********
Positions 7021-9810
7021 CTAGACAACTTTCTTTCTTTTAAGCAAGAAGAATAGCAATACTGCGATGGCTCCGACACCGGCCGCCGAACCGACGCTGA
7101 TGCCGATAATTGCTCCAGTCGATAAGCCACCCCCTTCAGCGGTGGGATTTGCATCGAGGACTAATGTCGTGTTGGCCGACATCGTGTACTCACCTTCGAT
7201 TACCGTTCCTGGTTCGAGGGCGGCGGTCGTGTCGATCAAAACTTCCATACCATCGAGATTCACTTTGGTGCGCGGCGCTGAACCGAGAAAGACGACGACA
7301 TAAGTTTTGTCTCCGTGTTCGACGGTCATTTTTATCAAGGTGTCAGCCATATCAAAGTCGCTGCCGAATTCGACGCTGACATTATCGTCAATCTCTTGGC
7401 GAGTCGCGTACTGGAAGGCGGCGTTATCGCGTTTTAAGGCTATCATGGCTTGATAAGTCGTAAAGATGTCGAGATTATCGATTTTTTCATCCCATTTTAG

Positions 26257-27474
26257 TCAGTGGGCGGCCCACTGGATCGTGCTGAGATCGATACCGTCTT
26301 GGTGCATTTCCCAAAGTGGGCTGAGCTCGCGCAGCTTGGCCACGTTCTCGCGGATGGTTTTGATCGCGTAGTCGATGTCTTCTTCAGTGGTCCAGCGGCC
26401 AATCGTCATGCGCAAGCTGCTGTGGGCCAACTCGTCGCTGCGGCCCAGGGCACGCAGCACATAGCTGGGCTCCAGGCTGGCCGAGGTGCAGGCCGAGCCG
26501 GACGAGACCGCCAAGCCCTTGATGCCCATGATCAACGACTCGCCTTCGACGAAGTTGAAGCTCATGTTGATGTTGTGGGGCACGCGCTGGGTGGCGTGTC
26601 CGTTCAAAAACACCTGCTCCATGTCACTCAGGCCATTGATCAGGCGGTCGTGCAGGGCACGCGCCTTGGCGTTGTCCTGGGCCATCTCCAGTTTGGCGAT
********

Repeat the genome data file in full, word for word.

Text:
Positions 7021-9810
7021 CTAGACAACTTTCTTTCTTTTAAGCAAGAAGAATAGCAATACTGCGATGGCTCCGACACCGGCCGCCGAACCGACGCTGA
7101 TGCCGATAATTGCTCCAGTCGATAAGCCACCCCCTTCAGCGGTGGGATTTGCATCGAGGACTAATGTCGTGTTGGCCGACATCGTGTACTCACCTTCGAT
7201 TACCGTTCCTGGTTCGAGGGCGGCGGTCGTGTCGATCAAAACTTCCATACCATCGAGATTCACTTTGGTGCGCGGCGCTGAACCGAGAAAGACGACGACA
7301 TAAGTTTTGTCTCCGTGTTCGACGGTCATTTTTATCAAGGTGTCAGCCATATCAAAGTCGCTGCCGAATTCGACGCTGACATTATCGTCAATCTCTTGGC
7401 GAGTCGCGTACTGGAAGGCGGCGTTATCGCGTTTTAAGGCTATCATGGCTTGATAAGTCGTAAAGATGTCGAGATTATCGATTTTTTCATCCCATTTTAG

Positions 26257-27474
26257 TCAGTGGGCGGCCCACTGGATCGTGCTGAGATCGATACCGTCTT
26301 GGTGCATTTCCCAAAGTGGGCTGAGCTCGCGCAGCTTGGCCACGTTCTCGCGGATGGTTTTGATCGCGTAGTCGATGTCTTCTTCAGTGGTCCAGCGGCC
26401 AATCGTCATGCGCAAGCTGCTGTGGGCCAACTCGTCGCTGCGGCCCAGGGCACGCAGCACATAGCTGGGCTCCAGGCTGGCCGAGGTGCAGGCCGAGCCG
26501 GACGAGACCGCCAAGCCCTTGATGCCCATGATCAACGACTCGCCTTCGACGAAGTTGAAGCTCATGTTGATGTTGTGGGGCACGCGCTGGGTGGCGTGTC
26601 CGTTCAAAAACACCTGCTCCATGTCACTCAGGCCATTGATCAGGCGGTCGTGCAGGGCACGCGCCTTGGCGTTGTCCTGGGCCATCTCCAGTTTGGCGAT